The Russian Far East, Alaska, and Northern British Columbia generally have intact, unaltered freshwater habitats and, therefore, their salmon runs are typically close to historical levels. (Photo: Bob Lackey)
PNW by 2100.
For those of us who are salmon biologists, it is easy to find comfort in debating the nuances of hatchery genetics, describing the intricacies of the U.S. Endangered Species Act, arguing about the likely consequences of dam breaching, determining the stream flows that maximize spawning success, tweaking fishing regulations to protect the few remaining wild salmon, quantifying the effects of shooting marine mammals, and forecasting the impact of climate change — and all the while unintentionally mislead the public about the realities of the future for wild salmon. As discomforting as it may be to describe the future of wild salmon given society’s apparent values and preferences, we are obligated to convey the blunt reality about society’s choices. Otherwise, we simply squander our professional credibility to become acolytes of delusion. Whether to change salmon policy is up to society, not us, but society is entitled to know the full truth.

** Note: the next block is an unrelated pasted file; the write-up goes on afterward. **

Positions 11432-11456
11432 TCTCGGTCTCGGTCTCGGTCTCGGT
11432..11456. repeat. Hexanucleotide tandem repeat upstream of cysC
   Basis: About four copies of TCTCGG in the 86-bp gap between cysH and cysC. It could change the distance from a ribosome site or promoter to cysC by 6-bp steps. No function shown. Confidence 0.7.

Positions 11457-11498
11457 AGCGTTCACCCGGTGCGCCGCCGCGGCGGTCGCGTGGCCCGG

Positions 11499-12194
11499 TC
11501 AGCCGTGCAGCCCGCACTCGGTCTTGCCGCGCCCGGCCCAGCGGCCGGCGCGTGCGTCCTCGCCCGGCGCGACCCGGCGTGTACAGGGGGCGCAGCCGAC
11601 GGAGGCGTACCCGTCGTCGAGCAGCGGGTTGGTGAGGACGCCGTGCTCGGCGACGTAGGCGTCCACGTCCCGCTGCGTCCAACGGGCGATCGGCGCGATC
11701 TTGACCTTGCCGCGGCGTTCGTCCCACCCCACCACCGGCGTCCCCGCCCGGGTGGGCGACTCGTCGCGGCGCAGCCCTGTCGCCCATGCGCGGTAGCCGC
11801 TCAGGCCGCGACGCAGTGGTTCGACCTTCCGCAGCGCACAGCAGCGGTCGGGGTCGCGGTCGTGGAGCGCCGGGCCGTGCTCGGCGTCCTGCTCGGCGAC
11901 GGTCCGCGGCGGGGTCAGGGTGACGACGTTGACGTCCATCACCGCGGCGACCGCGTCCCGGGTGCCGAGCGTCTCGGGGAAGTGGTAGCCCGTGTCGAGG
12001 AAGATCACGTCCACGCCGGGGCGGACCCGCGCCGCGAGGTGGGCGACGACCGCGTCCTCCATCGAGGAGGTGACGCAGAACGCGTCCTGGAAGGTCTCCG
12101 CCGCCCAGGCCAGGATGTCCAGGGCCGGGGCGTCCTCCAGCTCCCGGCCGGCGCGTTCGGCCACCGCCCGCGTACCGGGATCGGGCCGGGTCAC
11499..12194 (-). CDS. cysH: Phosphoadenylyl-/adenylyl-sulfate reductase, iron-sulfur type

PACIFIC COAST SALMON — PAST, PRESENT, AND FUTURE
Citation: Michael, J. Hal, and Robert T. Lackey. 2012. Pacific Coast Salmon: Past, Present, and Future. Legacy: Journal of Wild Game Fish Conservation. Wild Game Fish Conservation International. Issue 12 (October): pp. 9-15.
Pacific Coast Salmon: Past, Present, and Future
J. Hal Michael Jr. and Robert T. Lackey
Hal Michael retired in 2010 from the Washington Department of Fish and Wildlife where he worked for 34 years in various fishery management, environmental compliance, and research positions. Bob Lackey retired from Environmental Protection Agency’s Corvallis (Oregon) national research laboratory where he worked for 27 years as a senior scientist and Deputy Director. A version of this article was presented at the 2012 Annual Meeting of the Ecological Society of America, Portland, Oregon.